A key point from Applied Materials third annual solar energy survey, undertaking to coincide with the summer solstice (June 21st) in the northern hemisphere is that electricity produced by solar PV panels will cost the same as traditional sources of residential power in 19 countries, including Italy and Spain and Brazil, and California by the end of 2011. Module prices have dropped 70% since 2008, according to the major equipment supplier and are expected to reach US$1 per watt in the next couple of years, echoing recent reports from market research firms such as IHS iSuppli.
“We've reached a critical inflection point in the cost of solar energy,” noted Dr. Charlie Gay, president of the Applied Materials Solar division. “In 2010, 32 megawatts of solar PV were installed worldwide [note: seeking correction], which is equal to the total amount of solar capacity installed in the history of the technology. This tremendous growth, coupled with new technologies that are making panels more efficient and scalable, has made solar power more affordable than ever before.”
Applied Materials is forecasting that by the year 2020, more than 100 countries will have access to solar power at the same cost as current residential power. This would include 98% of the world's population and 99.7% of the world's Gross Domestic Product and 99.2% of energy-related CO2 emissions.
The latest survey found that 32% of Americans polled, believed solar energy was the most efficient renewable energy source that was most easily converted from a raw material into useable energy. However there was a perception disconnect as one-fifth (21%) of Americans believe the U.S. is the solar energy leader. As the report pointed out, Germany, Spain, Japan and Italy use more solar power than the US. Not withstanding that over 50% of PV manufacturing was located in China.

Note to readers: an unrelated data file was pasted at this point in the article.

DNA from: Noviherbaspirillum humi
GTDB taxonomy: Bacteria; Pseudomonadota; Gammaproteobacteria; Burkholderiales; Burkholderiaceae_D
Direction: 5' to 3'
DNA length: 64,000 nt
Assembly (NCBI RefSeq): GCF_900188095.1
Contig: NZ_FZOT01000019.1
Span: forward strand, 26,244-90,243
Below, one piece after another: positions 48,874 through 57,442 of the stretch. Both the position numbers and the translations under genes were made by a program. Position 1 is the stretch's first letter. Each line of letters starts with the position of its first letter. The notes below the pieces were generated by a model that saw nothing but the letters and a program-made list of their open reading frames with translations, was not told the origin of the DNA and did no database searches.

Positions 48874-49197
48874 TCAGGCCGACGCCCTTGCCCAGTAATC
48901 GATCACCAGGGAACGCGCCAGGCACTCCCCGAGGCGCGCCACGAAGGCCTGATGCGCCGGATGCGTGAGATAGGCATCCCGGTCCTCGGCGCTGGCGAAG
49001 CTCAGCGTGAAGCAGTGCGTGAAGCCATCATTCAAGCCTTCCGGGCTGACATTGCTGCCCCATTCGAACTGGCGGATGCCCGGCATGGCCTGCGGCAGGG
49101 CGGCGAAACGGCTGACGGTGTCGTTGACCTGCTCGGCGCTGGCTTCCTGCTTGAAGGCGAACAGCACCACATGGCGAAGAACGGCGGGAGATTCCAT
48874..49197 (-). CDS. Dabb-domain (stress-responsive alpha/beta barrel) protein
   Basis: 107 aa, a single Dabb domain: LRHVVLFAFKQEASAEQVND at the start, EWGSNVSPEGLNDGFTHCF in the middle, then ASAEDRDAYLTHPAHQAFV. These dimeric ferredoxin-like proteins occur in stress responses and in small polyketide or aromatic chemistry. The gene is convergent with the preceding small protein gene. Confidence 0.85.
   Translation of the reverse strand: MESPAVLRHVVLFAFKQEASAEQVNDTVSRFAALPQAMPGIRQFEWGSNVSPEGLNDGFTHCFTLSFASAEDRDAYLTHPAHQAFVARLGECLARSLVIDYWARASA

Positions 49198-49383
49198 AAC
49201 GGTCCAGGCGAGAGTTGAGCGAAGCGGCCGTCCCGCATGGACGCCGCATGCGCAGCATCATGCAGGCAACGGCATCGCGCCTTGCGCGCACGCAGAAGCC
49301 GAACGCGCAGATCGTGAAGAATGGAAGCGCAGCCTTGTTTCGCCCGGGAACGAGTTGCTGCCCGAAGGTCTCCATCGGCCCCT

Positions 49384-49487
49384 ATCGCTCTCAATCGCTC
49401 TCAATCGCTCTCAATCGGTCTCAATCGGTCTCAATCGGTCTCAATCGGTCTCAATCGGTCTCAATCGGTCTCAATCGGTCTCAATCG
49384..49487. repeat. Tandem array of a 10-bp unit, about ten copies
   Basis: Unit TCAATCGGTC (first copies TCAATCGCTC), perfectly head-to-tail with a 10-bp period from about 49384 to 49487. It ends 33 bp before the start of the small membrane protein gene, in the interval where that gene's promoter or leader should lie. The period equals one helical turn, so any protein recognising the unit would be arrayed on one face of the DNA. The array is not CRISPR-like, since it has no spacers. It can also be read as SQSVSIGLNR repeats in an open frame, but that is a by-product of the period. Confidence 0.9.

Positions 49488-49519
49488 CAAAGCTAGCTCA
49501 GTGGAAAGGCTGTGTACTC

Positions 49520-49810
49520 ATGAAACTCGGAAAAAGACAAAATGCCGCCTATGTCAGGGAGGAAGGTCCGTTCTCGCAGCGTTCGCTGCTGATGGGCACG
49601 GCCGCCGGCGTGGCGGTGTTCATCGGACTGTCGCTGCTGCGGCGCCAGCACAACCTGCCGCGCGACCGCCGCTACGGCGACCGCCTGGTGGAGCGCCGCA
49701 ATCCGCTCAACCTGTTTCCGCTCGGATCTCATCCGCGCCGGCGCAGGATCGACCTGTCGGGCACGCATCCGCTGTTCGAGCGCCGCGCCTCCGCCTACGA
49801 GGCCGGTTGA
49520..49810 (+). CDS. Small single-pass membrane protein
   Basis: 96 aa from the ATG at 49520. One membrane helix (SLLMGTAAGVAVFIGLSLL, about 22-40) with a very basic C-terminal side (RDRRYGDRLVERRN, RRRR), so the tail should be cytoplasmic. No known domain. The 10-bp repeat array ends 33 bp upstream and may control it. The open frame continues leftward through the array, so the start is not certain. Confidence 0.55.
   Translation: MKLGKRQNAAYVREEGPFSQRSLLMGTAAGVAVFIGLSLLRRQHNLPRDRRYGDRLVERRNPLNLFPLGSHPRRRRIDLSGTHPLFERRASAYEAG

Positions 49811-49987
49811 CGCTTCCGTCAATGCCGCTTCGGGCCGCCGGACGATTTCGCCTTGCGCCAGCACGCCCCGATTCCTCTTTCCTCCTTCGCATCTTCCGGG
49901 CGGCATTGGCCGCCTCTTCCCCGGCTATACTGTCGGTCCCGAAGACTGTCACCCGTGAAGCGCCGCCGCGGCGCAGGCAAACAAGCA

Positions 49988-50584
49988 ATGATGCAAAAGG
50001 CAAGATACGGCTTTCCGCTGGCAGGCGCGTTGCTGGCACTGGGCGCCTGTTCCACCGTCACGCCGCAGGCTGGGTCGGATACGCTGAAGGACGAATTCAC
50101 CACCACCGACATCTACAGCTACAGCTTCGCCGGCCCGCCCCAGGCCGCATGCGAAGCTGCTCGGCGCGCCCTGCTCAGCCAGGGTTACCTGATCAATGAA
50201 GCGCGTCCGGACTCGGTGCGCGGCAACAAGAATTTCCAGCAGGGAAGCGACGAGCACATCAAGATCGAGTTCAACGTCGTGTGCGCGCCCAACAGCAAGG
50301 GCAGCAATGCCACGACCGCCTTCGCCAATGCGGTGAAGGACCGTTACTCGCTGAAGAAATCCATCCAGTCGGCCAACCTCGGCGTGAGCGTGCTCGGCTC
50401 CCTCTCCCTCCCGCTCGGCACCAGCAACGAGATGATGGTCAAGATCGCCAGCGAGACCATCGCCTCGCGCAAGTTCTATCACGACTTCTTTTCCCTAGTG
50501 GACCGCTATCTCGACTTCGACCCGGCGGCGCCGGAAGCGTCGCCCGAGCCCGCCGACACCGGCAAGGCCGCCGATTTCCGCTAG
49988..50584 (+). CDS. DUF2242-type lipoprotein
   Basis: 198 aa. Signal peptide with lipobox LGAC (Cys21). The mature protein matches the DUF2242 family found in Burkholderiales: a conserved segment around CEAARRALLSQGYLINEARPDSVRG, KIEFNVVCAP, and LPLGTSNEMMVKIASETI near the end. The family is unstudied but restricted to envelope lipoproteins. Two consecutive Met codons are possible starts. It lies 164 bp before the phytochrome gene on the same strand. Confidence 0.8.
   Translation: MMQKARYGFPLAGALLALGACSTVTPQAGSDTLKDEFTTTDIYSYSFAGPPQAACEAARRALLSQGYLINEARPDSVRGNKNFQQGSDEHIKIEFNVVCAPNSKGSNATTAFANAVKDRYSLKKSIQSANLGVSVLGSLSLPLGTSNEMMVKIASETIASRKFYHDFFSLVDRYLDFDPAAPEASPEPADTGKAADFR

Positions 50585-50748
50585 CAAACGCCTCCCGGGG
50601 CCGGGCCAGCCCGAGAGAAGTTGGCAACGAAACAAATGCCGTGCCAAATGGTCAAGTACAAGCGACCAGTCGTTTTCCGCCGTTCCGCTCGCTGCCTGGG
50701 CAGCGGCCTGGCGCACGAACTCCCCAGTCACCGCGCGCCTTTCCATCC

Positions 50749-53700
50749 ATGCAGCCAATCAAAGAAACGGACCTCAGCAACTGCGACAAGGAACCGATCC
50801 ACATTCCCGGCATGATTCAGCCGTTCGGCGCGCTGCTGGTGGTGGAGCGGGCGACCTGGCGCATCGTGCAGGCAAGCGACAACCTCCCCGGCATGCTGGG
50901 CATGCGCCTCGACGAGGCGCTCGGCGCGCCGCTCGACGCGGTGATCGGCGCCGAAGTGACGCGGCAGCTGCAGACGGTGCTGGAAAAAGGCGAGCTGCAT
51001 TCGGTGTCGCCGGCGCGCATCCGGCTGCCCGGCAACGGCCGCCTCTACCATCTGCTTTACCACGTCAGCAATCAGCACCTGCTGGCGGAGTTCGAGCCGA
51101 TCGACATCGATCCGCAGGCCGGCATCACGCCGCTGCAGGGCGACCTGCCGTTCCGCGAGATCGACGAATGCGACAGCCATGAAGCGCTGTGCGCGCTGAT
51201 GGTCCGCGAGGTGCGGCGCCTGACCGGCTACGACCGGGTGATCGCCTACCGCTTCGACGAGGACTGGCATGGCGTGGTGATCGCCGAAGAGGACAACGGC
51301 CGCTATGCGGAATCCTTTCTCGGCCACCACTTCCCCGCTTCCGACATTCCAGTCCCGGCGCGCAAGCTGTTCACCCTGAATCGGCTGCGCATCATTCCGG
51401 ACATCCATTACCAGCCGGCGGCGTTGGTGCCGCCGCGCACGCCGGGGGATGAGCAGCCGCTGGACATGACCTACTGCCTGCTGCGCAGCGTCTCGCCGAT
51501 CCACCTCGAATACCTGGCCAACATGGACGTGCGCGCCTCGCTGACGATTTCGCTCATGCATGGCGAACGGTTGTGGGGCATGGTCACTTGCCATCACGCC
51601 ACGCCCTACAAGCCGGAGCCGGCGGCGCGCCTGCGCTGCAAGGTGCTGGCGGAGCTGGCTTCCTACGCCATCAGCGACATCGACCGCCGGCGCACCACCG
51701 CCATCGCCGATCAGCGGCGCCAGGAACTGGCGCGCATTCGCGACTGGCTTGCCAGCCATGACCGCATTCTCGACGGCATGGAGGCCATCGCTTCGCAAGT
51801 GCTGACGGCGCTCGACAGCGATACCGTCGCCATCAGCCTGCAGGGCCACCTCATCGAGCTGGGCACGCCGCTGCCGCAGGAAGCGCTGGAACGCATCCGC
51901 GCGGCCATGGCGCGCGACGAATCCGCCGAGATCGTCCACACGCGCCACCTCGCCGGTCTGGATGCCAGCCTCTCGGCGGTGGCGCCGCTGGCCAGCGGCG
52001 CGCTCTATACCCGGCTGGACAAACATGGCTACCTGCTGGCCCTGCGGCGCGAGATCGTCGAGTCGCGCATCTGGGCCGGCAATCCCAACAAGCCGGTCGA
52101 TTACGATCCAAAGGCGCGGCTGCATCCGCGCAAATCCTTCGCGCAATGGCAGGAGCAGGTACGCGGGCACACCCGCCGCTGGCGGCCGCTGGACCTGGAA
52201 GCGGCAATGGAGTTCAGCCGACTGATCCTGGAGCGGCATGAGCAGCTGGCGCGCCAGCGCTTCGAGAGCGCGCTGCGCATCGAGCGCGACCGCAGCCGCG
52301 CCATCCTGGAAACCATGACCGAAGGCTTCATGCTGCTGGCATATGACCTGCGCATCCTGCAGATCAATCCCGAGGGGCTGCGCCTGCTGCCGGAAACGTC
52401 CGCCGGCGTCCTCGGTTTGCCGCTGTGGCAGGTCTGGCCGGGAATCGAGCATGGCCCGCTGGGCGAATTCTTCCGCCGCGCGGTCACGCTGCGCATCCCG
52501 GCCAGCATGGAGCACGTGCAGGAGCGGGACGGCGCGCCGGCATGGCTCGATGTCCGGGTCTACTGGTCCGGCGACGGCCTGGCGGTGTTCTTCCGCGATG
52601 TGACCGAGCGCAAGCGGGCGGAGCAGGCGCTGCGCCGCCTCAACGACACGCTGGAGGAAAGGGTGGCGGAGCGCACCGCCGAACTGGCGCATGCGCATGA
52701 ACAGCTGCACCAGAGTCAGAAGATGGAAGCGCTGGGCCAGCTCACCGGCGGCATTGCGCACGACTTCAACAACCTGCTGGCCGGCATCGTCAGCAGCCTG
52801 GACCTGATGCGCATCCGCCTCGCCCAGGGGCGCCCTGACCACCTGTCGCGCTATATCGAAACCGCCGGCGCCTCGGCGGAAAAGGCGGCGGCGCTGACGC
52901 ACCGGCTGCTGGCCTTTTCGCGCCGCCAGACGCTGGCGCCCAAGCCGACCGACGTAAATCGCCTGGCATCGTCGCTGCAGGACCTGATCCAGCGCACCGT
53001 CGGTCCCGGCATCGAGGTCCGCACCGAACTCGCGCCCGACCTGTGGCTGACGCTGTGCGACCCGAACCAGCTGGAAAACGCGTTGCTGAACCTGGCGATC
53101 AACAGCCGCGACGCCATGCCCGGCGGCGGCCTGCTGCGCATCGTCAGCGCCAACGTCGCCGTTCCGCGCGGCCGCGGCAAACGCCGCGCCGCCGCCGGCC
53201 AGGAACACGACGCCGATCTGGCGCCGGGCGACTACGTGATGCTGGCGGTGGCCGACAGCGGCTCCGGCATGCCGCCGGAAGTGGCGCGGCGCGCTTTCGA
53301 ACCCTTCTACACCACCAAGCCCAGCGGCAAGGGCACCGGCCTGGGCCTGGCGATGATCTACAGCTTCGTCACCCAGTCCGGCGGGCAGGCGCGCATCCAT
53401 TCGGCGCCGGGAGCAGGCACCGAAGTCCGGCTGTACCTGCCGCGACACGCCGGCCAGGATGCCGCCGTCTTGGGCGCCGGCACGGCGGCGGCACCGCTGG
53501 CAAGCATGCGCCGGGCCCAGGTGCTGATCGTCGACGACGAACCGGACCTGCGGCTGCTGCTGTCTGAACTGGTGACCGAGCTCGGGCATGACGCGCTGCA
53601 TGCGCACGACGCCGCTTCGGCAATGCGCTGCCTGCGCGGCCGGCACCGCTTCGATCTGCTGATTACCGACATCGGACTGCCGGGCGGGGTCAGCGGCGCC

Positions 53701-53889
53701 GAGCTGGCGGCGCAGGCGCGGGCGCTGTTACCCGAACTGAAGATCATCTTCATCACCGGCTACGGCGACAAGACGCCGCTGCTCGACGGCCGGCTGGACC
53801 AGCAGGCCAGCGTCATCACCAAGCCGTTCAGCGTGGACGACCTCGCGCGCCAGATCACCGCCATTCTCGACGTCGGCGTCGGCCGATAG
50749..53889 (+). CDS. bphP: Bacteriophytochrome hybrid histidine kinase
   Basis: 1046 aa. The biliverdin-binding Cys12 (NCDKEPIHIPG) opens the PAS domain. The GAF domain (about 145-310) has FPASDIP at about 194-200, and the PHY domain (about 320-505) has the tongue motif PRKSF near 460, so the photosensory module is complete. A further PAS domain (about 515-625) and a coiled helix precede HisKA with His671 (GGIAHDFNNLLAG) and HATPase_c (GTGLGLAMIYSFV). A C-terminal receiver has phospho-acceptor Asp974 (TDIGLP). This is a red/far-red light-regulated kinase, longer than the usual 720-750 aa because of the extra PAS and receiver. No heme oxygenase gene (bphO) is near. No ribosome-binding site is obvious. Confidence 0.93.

The report said that 51% of Americans believe solar energy makes up more than 5% of total U.S. energy consumption, while the truth is less than one percent.
More incentives, especially in reducing up-front costs would see greater willingness from Americans to adopt solar, even though the survey said more than a quarter (27%) of Americans would consider installing solar panels on their home. The vast majority of consumers (72%) would expect the energy savings from solar panels installed on their homes to equal the cost of installation in 10 years or less.
Leading factors that would make consumers more likely to install solar panels include:
• Government incentives to help offset the installation costs (65%)
• Increase in the home's value (54%)
• Having more information (49%)
• Ability to sell excess power to an energy company (47%)
The survey also noted that younger consumers were more attracted to solar than other age groups. Almost one-third (32%) of those 18 to 44 would consider installing solar, compared to 27% of those 45 to 64 years old. and 15% of Americans age 65 and older (15%).